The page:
Bush Reaches Out to ‘Democrat Party,’ Offending Them
Yochi Dreazen notes that President Bush took a backhanded slap at the Democrats last night while appearing to reach out to them:
In the prepared text of the speech, sent out by the White House some 40 minutes before Bush ascended the House rostrum, the president was to say, “Some in this Chamber are new to the House and Senate — and I congratulate the Democratic majority.” When Bush delivered the line, however, he paid tribute to the “Democrat majority.”
Dropping the “ic” from the word “Democratic” may seem insignificant, but it was almost certainly a deliberate move by Bush, who has used the phrase “the Democrat Party” for months as a way of needling his opponents.
Dreazen contends that this convention was “a particular favorite of former Wisconsin Sen. Joseph McCarthy” that “lay largely dormant for years, however, until President Bush resuscitated it during last fall’s midterm election season.” That’s hardly the case; Newt Gingrich and others have used the term for years. Indeed, it is probably the predominant way Republicans refer to the opposition party in public.
The rationale is obvious enough. “The Democratic Party” makes it sound like they’re the ones who represent the will of the people whereas “The Republican Party” has no independent connotation in the minds of most people.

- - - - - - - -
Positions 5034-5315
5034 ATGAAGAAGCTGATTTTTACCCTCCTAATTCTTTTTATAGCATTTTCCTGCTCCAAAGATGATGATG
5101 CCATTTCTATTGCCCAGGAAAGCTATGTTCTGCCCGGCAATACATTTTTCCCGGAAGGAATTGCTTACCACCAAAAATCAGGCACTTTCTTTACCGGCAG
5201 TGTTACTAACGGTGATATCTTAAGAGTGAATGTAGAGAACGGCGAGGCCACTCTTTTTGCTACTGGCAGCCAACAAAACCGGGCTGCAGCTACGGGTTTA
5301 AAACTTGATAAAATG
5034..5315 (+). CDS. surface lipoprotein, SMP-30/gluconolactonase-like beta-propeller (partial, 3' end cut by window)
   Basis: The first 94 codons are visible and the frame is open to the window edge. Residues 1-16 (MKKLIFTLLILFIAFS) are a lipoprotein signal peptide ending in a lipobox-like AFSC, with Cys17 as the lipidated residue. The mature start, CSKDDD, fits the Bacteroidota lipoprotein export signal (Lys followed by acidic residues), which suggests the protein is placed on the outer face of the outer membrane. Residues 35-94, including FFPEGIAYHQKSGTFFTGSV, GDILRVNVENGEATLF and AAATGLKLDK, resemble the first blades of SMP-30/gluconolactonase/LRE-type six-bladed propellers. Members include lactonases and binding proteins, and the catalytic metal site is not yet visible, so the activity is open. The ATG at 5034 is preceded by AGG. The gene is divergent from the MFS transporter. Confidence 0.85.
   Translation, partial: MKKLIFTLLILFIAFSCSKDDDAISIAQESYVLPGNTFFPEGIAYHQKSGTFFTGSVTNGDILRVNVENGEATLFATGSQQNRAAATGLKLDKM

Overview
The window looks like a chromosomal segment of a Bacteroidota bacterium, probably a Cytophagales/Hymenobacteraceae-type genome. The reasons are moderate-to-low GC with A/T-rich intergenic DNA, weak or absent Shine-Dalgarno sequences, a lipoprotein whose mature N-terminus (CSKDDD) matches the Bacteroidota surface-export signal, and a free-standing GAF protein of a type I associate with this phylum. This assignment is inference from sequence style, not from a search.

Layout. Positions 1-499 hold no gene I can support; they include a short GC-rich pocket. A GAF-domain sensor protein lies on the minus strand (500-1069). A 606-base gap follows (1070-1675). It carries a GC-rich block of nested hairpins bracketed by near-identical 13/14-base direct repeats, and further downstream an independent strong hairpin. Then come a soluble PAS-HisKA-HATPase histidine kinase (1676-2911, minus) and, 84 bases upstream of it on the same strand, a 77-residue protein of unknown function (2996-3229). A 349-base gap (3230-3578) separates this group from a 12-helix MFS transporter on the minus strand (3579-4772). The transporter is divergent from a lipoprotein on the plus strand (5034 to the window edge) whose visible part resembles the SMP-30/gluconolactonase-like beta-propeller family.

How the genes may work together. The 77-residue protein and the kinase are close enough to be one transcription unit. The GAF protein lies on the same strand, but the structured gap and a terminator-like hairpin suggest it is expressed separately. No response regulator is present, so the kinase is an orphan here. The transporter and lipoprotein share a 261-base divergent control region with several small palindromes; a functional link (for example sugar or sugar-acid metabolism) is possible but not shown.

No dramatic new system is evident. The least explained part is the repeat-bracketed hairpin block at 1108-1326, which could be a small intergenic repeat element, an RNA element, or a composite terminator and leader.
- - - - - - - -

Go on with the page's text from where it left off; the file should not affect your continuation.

It wasn’t always thus. Once upon a time, “democratic” was a suspicious label, having the stigma of mob rule. “Republican” had the positive association of being free from the rule of a monarch and, later, of limited, representative government. Indeed, the party Jefferson and Madison founded was the “Democratic-Republican Party” and their leaders typically shortened it to “Republican Party.” As time passed, however, the people demanded more direct influence in their government, resulting in quasi-direct election of the president and, eventually, of the Senate. Under Andrew Jackson, the Democrat-Republicans became the “Democrats” to reflect this change.
Referring to the Democratic Party as the “Democrat Party” is a ham-handed way to deprive them of the positive connotation that comes with the name. Most people who use it have no intention to insult, although it’s probably true that Bush and others enjoy the fact that the Democrats find it irritating.
Still, calling people and groups by something other than their self-identified name is rude. At the very least, it makes it harder to have a harmonious relationship. It’s time to retire the “Democrat Party” shtick.